Itaú BBA - We forecast GDP growth of 1.5% in 2017

Macro Vision

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We forecast GDP growth of 1.5% in 2017

diciembre 2, 2016

Inventories are set to contribute positively.

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In the short term, economic activity has been disappointing.  However, the fundamentals suggest a moderate increase in demand and, particularly important to the current setting, a positive contribution from inventories.  We have therefore revised our 2017 GDP growth forecast to 1.5% (previously 2.0%).

Short term disappointment, but fundamentals remain stable 

Recent reports revealed lower-than-expected levels of activity. Following the release of 3Q16 GDP figures and a revision in the historic series, we expect GDP to remain practically stable in the fourth quarter of 2016. We have therefore revised our 2016 GDP forecast to a -3.3% decline from -3.2%[1].

Although the statistical inheritance for 2017 will likely be worse than we previously forecasted, we believe fundamentals continue to suggest moderate GDP growth next year. 

We have divided our analysis into two parts: we have verified the fundamentals that influence demand and then analyzed the matter of the change in inventories.  

Fundamentals suggest a modest increase in demand

Nominal GDP represents output (measured in BRL) for the period, and can be written in terms of final demand and change in inventories:


Where the subscript n signifies nominal values, and:

Observing final real demand [2]  (), there are two significant drops in 2015 and 2016.

From the beginning of the historical series (1996) through to 2014, average demand growth has been 3%.  In 2015, demand shrank 2.7% and repeated this feat in 2016.  The recent recession can be accurately explained by analyzing a small set of fundamentals. 

First, after average annual growth of around 20% between 2004 and 2008[3] , commodity prices fell over 30% in 2015 and a further 7% in 2016.  On the positive side, we expect an 11% rise in commodity prices in 2017, with data at the margin already showing improvement, supported by stability in China, a recovery of oil prices (reinforced by the recent  agreement among OPEC countries) and the willingness of the new U.S. administration to implement infrastructure investments, all of which support this trend. 

The cycle of interest rate hikes that began in 2013 drove the SELIC to 14.25% by mid-2015, where it remained at that level until 3Q16.  In 2017, we expect the monetary easing that began at the end of this year to continue until the SELIC reaches 10%.

Finally, corporate leverage [4]  rose between 2011 and 2015.

At the margin, leverage has shown improvement in 2016. Falling leverage came about mainly due to a reduction of net debt. We believe this trend will continue going forward, as a result of continuing monetary easing, among other reasons.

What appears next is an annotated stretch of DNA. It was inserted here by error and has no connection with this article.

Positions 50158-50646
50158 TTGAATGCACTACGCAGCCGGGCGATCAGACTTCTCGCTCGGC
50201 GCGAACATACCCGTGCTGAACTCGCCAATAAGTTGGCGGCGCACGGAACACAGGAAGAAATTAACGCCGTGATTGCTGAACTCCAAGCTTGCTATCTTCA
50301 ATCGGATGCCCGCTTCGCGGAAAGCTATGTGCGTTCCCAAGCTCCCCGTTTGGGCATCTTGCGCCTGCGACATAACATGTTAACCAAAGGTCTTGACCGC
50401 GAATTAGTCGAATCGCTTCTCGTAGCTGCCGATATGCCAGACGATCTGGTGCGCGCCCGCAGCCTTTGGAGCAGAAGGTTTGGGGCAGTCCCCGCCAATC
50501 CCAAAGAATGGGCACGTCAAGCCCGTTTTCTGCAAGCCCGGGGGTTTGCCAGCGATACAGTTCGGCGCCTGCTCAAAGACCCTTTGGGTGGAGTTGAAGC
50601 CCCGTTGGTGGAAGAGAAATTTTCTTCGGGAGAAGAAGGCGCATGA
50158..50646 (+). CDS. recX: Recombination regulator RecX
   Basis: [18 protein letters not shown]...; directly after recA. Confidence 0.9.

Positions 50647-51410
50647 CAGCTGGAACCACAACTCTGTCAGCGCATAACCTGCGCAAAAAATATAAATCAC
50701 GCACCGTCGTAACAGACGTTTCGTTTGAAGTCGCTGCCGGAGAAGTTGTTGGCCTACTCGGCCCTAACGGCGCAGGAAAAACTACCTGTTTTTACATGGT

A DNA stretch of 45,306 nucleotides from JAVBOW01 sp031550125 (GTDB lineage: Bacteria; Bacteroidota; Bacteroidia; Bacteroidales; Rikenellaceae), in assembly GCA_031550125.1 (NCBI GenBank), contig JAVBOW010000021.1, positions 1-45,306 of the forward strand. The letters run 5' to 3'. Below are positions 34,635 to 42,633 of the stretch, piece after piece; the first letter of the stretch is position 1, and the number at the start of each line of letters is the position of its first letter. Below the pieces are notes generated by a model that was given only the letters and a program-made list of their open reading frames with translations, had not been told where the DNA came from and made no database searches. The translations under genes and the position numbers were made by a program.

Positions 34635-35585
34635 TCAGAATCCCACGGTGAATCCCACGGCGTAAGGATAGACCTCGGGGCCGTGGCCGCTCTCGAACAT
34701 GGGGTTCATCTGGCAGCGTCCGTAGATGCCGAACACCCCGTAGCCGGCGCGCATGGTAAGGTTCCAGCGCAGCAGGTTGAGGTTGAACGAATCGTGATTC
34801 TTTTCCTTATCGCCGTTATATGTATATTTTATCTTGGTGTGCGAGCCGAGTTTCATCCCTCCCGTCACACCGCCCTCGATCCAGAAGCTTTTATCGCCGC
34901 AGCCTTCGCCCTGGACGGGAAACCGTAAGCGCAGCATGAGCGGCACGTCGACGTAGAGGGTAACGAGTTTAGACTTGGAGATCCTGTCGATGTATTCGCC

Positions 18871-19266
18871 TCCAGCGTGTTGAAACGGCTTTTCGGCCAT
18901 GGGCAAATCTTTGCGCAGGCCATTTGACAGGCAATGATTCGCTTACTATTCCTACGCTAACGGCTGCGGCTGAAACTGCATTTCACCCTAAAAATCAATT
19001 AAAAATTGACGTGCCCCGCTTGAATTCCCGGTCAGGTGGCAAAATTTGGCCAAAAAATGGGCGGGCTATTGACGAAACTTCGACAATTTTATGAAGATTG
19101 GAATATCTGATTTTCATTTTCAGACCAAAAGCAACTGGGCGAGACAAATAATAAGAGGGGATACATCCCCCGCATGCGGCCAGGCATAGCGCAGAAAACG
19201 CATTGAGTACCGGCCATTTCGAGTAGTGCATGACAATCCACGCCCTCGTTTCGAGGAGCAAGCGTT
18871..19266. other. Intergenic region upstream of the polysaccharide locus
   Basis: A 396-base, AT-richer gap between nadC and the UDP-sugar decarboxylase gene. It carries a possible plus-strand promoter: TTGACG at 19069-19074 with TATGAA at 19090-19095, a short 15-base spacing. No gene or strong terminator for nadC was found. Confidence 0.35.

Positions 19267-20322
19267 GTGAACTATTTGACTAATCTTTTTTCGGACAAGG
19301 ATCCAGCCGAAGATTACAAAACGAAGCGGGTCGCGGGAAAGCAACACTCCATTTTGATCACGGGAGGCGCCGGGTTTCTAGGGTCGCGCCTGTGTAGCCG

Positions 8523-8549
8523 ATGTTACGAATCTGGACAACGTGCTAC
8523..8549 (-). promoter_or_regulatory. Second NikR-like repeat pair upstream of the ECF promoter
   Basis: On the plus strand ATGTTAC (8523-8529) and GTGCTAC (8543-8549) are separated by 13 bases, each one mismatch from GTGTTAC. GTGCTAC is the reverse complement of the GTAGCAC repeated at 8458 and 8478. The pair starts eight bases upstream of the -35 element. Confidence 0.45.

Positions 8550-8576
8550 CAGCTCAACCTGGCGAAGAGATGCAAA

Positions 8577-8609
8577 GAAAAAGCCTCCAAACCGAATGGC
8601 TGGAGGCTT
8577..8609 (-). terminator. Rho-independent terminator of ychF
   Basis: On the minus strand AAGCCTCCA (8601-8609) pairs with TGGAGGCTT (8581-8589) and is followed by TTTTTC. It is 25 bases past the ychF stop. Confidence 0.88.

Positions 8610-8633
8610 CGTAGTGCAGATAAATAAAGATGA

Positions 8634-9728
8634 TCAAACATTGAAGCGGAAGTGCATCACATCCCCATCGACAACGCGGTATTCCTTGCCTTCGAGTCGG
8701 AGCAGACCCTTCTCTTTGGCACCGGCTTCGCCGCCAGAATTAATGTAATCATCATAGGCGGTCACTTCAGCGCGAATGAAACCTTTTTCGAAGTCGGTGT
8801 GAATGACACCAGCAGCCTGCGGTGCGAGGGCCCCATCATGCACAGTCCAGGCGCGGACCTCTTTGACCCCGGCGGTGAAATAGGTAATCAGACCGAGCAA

As such, we will see some relief in 3 key growth fundamentals.  A simple model shows that demand could grow up to 1% in 2017.

Inventories will likely make a positive contribution

Assessing the contribution from inventories, as shown by the national accounts, we note that output has been lower than demand since 2015.  In other words, the change in inventory has contributed to a lower level GDP. 

Additional research such as the FGV industrial survey and the Anfavea inventories data also show reduction. 

With modest growth in final demand, once inventories reach the desired level, output should rise to match demand so that inventories remain stable.  As a result, closing the gap between output and demand, which stood at 1% in nominal terms in 3Q16 (on a cumulative basis over 4 quarters), should contribute around 1 p.p. to GDP in 2017. It is worth noting that contributions of this magnitude have already happened, like in 2000 (1 p.p.) and 2010 (2p.p.)

We have revised our 2017 GDP growth forecast to 1.5% in 2017

In the short term, economic activity data have disappointed, suggesting a worse statistical inheritance than we previously estimated for 2017.  However, fundamentals continue to suggest a modest increase in demand and we estimate a positive contribution from the change in inventories. 

We have therefore revised our 2017 economic activity growth forecast to 1.5% (previously 2.0%). This forecast incorporates a 0.9 p.p. contribution from the change in inventories and a 0.6 p.p. contribution from a rise in aggregate demand.


Rodrigo Miyamoto


[1]  See Macro Brazil: GDP fell 0.8% in the third quarter

[2] Real final demand was calculated as follows:   Where P is the GDP deflator.

[3] Year average commodity prices

[4] Measured as net debt over EBITDA (earnings before interest, taxes, depreciation and amortization).



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